Old-Fashioned Christmas Wreath From Scratch

DIY Old-Fashioned Christmas Wreath From Scratch

‘Hang a wreath at your threshold on Christmas
In token of Love, Life and Beauty,
For like the bound circle of evergreen foliage,
They have neither end nor beginning.
And weave in bright berries and fruits, or a riband,
For Joy, Mirth, Bounty, and friendly Good Cheer.’

(Trimming The Christmas Table, 1928)

Make an all-natural, old-fashioned Christmas wreath this Christmas! This Christmas wreath is made from scratch without a straw or foam base: All you need is greenery, water shoots, red berries and cotton twine. The Christmas wreath is all-natural, made without wire and glue, so you can compost the wreath after the holiday season! The Christmas wreath from scratch is so quick to make – it takes less than half an hour!

Old-Fashioned Christmas Wreath

You’ll need:

  • water shoots – I used mirabelle plum and apple tree water shoots
  • cotton twine or cotton yarn
  • greenery – such as fir, pine, spruce, boxwood, thuja, ivy, blueberry, broom
  • twigs with red berries – rose hips or hawthorn berries
  • optional: pine cones, teasels, ribbon
  • scissors & pruning shears

How To Make A Natural Twig Wreath

DIY Twig Wreath

Fresh cut water shoots bend easily. If you want to use old, brittle twigs, soak them in warm water for some hours to make them pliable. Bend on of the water shoots into a circle. Tie the ends together with the yarn. Take another twig and wrap it around the first twig. Then wrap yarn around the twigs to keep them in place. Continue to wrap twigs and yarn around the twig wreath.

DIY Wreath From Scratch

DIY Christmas Wreath

Cut a length of yarn (about two or three arm’s length) – you can join the yarn with an overhand knot later if it’s too short. Tie an overhand knot around the DIY twig wreath. Lay a bundle of greenery (and berries) on the twig wreath. Wrap the yarn around the stems of the greenery. Add another greenery bundle so that it overlaps the first bundle by half, and wrap the yarn around the stems again. Continue till the twig wreath is covered with greenery and berries. Secure the yarn with some knots on the back side of the wreath and cut off the yarn.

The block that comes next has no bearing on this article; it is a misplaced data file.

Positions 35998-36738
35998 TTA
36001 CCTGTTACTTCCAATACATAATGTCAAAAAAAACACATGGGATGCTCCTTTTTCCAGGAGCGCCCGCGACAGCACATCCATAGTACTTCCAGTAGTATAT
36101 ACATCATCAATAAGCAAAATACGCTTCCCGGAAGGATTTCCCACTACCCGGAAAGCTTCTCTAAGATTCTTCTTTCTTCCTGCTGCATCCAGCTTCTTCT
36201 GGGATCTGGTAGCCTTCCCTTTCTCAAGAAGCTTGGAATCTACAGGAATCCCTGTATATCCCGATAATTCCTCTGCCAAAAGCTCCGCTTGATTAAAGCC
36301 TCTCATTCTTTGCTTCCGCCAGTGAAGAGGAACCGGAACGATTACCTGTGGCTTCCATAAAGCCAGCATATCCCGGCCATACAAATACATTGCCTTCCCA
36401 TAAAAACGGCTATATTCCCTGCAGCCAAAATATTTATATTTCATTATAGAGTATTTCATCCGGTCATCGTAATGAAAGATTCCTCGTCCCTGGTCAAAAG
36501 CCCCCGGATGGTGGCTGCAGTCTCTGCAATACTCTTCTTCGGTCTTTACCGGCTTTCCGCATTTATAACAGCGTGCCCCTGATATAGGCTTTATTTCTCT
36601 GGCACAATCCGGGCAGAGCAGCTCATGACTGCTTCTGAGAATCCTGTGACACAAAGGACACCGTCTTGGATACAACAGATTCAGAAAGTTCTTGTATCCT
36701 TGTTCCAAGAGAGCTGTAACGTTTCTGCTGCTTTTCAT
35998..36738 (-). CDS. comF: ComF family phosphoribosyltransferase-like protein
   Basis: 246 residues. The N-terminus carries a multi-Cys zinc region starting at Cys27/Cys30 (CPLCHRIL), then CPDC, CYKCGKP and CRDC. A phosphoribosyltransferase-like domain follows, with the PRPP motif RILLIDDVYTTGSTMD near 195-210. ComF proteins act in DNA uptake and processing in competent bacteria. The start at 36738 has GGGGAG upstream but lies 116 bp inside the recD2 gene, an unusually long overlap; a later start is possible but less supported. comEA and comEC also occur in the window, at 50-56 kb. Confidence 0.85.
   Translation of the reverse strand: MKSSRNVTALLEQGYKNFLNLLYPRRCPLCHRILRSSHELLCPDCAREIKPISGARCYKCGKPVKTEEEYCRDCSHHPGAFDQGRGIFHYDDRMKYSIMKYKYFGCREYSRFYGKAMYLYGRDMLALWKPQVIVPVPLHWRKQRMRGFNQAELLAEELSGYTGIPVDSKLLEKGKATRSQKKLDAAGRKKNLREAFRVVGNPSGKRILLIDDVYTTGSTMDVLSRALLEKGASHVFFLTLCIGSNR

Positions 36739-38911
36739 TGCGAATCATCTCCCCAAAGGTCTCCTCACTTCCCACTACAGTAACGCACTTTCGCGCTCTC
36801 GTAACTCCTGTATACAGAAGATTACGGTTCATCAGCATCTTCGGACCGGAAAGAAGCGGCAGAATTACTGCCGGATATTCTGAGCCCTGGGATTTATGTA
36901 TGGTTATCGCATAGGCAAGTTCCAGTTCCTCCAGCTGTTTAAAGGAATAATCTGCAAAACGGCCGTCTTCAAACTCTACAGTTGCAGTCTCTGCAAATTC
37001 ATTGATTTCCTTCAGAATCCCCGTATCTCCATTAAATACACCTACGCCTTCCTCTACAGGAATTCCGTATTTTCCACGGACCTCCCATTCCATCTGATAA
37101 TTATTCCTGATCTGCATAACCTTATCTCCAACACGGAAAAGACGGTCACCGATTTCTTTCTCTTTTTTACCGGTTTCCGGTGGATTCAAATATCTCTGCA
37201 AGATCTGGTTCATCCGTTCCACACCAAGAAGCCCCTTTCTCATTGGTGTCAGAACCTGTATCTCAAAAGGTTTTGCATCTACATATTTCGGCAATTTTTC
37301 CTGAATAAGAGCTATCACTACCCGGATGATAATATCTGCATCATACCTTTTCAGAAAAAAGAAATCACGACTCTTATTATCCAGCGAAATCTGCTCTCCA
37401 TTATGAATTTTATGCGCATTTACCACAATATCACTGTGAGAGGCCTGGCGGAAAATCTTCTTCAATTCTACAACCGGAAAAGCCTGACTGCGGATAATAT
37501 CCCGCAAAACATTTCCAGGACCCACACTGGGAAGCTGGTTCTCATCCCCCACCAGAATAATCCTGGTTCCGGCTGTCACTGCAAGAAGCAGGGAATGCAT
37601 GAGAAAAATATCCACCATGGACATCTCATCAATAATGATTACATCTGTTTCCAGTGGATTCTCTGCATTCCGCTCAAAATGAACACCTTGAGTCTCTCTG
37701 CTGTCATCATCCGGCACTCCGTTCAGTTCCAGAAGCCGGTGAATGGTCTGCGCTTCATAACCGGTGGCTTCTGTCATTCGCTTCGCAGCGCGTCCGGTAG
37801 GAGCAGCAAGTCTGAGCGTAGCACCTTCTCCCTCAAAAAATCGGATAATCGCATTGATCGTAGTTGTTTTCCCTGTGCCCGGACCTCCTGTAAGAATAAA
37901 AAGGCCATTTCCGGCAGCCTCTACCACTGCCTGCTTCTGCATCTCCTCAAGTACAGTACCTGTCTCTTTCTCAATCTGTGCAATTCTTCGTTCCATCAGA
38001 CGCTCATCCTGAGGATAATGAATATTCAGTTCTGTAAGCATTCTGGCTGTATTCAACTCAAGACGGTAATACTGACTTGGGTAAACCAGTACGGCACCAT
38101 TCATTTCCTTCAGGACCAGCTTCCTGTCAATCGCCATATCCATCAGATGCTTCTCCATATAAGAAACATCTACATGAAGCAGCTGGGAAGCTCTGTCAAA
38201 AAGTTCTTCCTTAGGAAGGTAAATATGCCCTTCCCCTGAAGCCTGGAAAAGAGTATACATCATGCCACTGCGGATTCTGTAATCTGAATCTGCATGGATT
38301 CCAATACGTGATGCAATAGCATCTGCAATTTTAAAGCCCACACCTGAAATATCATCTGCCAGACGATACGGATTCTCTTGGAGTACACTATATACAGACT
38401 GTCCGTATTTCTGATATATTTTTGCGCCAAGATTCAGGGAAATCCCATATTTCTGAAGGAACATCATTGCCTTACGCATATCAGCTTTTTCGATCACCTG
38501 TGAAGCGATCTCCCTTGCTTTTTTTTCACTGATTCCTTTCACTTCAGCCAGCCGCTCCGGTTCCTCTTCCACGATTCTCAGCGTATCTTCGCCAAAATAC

Christmas Wreath History

Christmas Wreaths In The 1920s

On ‘the door hangs a jolly Christmas wreath โ€” made of evergreen, and red and silver gray berries. […] The house next door […] displays another beautiful wreath โ€” made of evergreens and bittersweet. Across the street, there is a house with a blue-painted door, and on it hangs a wreath made of orange-colored kumquats, against thick, glossy green
foliage. […]

Any rich green foliage that will keep fresh throughout the holiday week is satisfactory for wreaths. Of course, holly is the most prized of all Christmas greens, but it has been cut so ruthlessly, and is so slow growing, that it is becoming scarce even in the places where
it is native.

But there are lots of other greens which can be used for wreaths โ€” hemlock, cedar, pine, spruce, balsam, and fir. Effective wreaths can also be made with laurel, ground hemlock, boxwood, smilax, the glossy foliage of citrus fruits, and dozens of other kinds of trees, shrubs, and vines.